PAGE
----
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An Assessment of Naval Hydromechanics Science and Technology In comparing the data of Table 4.3 and Table 4.4 and in drawing conclusions from them, it might be noted that none of the students who were supported by ONR in FY99 were registered in naval architecture departments, so none will get degrees in naval architecture. At the undergraduate level there are substantial degree programs in naval architecture and marine engineering at the University of Michigan at Ann Arbor, the University of New Orleans, and the Webb Institute of Naval Architecture. The ocean engineering BS program at the Massachusetts Institute of Technology serves as a feed for the MS program in naval architecture. Table 4.4 shows that the total number of bachelor's degrees awarded in naval architecture and marine engineering was 329 in 1996. Since the U.S. shipbuilding industry currently hires 250 to 300 naval architects per year, it can be concluded that there is an approximate balance between supply and demand.1 In the past 20 or 30 years, the most significant graduate programs in naval hydromechanics were at the University of California at Berkeley, the University of Michigan at Ann Arbor, and the Massachusetts Institute of Technology. In the past 2 or 3 years, large reductions occurred at two of these programs: the Department of Naval Architecture and Offshore Engineering at the University of California at Berkeley was discontinued and several faculty at the Massachusetts Institute of Technology retired. In-depth expertise in the field of naval hydromechanics in the United States is maintained by an aging cadre of engineers and scientists. At steady state, with professional careers spanning 35 to 40 years, the 7 to 9 PhDs graduating each year in the United States (see Table 4.3 and Table 4.4) would be enough to sustain a population of approximately 250 to 360 professional researchers in naval architecture. The performer base in naval hydromechanics would be even smaller than that were it not for the ability of naval hydromechanics to attract researchers who are trained in broader disciplines. Given the fact that the performer base is biased toward its older members, it is likely that this rate of PhD production will not match the rate of retirements in the short term, leading to a decline in the number of researchers. Universities that have significant programs in hydroacoustics are Boston University and Pennsylvania State University. Universities with faculty members in hydroacoustics-related subjects include Notre Dame, the University of Minnesota, Florida Atlantic University, the University of Maryland, Virginia Polytechnic Institute, and the University of Houston. Some senior researchers at NSWCCD participate in graduate programs by supervising graduate research at Notre Dame and Florida Atlantic University. Most PhD candidates supervised in this way have joined NSWCCD, and they have competence in structural acoustics and hydroacoustics. NSWCCD's Signatures Directorate generally hires mechanical and electrical engineers. In the past, arrangements were made with Catholic University to teach courses in acoustics, signal processing, and fluid mechanics to new engineers. Selected staff members have also been encouraged to pursue graduate degrees during sabbaticals. While there is no large infrastructure in hydroacoustics at U.S. universities, laboratories like NSWCCD still manage to meet their personnel needs by means of the kind described above. Through its enlightened funding of fundamental science and engineering, ONR has built up a loyalty among the principal investigators in academia, and they stand ready and prepared to respond 1   Coincidentally, Japan, formerly the leading shipbuilding country, currently graduates approximately 300 students with bachelor's degrees in naval architecture each year. Anecdotal evidence suggests that not all of them can find jobs in the shipbuilding industry.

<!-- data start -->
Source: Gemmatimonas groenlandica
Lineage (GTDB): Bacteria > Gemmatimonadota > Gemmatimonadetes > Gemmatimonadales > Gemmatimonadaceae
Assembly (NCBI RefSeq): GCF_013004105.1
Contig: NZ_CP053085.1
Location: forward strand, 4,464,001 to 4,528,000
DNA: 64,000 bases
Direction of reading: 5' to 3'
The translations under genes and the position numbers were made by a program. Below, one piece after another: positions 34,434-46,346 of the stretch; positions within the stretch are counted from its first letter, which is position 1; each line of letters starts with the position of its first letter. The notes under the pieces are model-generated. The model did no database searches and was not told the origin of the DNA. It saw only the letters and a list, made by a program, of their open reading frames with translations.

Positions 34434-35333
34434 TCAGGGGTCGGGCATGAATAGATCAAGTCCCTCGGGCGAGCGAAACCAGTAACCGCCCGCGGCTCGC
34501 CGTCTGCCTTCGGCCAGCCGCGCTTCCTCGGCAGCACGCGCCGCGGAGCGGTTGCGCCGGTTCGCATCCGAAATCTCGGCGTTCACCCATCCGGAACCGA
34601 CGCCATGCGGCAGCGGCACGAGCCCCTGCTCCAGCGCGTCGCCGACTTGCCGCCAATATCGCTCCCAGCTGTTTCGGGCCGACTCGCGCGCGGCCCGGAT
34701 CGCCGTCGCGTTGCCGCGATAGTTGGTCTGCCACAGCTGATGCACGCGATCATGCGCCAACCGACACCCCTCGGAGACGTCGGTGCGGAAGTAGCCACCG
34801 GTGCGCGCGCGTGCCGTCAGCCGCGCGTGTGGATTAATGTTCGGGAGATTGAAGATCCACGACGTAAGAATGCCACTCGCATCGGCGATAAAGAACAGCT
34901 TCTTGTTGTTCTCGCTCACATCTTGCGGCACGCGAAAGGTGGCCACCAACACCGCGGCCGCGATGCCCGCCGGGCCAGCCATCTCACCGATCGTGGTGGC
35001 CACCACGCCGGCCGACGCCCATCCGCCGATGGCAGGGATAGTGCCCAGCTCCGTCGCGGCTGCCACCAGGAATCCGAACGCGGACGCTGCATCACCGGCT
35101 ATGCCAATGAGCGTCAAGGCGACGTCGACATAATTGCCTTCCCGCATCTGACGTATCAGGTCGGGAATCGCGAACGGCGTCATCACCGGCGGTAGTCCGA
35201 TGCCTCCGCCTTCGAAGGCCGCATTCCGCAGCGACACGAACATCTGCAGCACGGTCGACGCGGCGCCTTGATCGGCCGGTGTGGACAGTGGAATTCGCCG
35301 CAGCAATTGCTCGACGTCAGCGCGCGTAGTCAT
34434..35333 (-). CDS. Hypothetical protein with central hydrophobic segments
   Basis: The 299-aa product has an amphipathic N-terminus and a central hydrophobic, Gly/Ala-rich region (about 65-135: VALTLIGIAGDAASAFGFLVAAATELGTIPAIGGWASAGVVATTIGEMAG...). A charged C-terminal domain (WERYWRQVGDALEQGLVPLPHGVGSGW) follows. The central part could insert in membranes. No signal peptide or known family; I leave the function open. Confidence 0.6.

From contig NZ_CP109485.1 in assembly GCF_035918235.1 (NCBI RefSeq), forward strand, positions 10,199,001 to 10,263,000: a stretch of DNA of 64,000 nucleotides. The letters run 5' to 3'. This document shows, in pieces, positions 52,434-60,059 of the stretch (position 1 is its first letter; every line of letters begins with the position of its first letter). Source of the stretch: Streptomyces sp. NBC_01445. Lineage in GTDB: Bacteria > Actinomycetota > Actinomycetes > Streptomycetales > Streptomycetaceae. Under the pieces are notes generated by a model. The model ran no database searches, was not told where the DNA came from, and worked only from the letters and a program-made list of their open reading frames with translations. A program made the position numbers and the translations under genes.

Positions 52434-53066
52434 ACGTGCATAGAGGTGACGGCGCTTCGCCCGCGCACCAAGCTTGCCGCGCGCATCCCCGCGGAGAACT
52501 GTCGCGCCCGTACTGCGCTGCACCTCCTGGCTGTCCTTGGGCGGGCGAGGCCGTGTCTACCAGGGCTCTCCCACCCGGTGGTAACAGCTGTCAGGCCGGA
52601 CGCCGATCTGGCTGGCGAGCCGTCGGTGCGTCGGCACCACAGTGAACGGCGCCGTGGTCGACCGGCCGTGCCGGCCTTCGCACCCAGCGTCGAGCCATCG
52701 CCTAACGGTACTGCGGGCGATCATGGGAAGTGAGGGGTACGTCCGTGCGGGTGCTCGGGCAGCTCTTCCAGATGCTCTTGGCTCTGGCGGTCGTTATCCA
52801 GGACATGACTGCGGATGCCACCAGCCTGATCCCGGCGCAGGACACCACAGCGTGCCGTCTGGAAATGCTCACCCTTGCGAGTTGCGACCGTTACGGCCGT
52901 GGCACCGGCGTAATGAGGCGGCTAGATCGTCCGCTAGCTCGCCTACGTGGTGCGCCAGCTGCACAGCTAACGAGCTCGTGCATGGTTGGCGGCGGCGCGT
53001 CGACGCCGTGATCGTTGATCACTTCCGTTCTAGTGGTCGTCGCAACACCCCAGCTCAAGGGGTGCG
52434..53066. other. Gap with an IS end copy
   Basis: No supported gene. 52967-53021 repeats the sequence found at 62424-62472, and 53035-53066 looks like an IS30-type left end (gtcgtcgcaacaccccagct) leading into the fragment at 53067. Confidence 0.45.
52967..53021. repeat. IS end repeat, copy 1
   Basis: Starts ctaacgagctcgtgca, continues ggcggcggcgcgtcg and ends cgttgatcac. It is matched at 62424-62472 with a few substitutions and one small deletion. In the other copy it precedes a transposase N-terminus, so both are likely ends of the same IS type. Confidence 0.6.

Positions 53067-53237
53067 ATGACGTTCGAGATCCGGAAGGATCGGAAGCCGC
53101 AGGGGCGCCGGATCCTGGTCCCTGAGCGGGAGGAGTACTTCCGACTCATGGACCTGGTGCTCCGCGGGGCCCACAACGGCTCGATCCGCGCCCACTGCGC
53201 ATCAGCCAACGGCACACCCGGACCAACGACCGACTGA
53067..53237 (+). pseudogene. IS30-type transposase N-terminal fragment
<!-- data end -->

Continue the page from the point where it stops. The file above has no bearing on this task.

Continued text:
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An Assessment of Naval Hydromechanics Science and Technology when ONR or the Department of the Navy needs advice or technical support on more immediate problems. This is an important resource that is difficult to quantify, but it is likely that any further erosion of ONR's tradition of being concerned with fundamental research will lead to a decline in numbers in that community and in their ability to respond. Research Culture in the Department of the Navy Centers The committee has some concern about the research environment at the Department of the Navy centers, which appear to be focused on the performance testing of prototype systems rather than on research that could lead to fundamentally different systems. Testing is important to the Department of the Navy, but so is research, and the strategies for managing testing laboratories and research laboratories are quite different. There may not be enough freedom for Department of the Navy researchers to explore and develop new ideas, and this opportunity needs to be cultivated by the management of these centers. Several researchers in the Department of the Navy centers are highly regarded by their peers in the research community, but their number is relatively small compared with the total number of research staff at these centers, and they are spread across a number of different facilities. Each of the centers is operated independently, and the experts at the various centers do not seem to have much interaction. Most of the centers' work is published in conference proceedings as opposed to refereed journals and thus escapes critical peer review. In contrast, NASA research centers encourage publication in refereed journals. There is a policy to subject all NASA reports to internal peer review before they are submitted. Nothing like this appears to take place in the Department of the Navy centers, even making allowance for the department's work with classified information. If publication was encouraged, perhaps the Navy Department laboratories would attract more of the best and brightest university graduates, and the technical level of their contributions would be higher. RESEARCH FACILITIES FOR NAVAL HYDROMECHANICS TECHNOLOGY The discussion in this part of the report addresses issues related to national asset hydromechanics experimental facilities and active academic test facilities, non-U.S. facilities, and problems associated with the facilities. National Asset Hydromechanics Test Facilities and Active Academic Test Facilities Experiments are now performed at two Department of the Navy centers using the facilities listed in Box 4.1 and at the academic facilities listed in Box 4.2. More details are given in Appendix A. In the United States there is one comprehensive Navy Department laboratory, NSWCCD, with towing tank and water tunnel facilities capable of testing the large-scale models needed in many types of naval studies. Several universities have towing tanks and water tunnels, but except for the tunnels at Pennsylvania State University and the medium-sized towing tank at the University of Michigan, the facilities are small and devoted primarily to teaching and graduate student research. Two large facilities, the Davidson Laboratory and Hydronautics, Inc., have ceased or nearly ceased operation in naval hydromechanics. The latter, based in Fulton, Maryland, was the largest private firm devoted almost solely to naval hydromechanics S&T. Although the company closed a number of years ago, the tank and tunnel facilities still exist, and two small engineering firms continue to use them at a low level of activity, primarily for commercial work. There are two wave tank facilities, one in Texas and one in southern California, focusing primarily on the needs of the offshore oil industry. Not included in Box 4.1 or Box 4.2 but worthy of mention as an important U.S. asset is the Hydronautics Towing Tank and High Speed Channel, the only commercial tank approved by the Maritime Administration for resistance measurements of subsidized ships.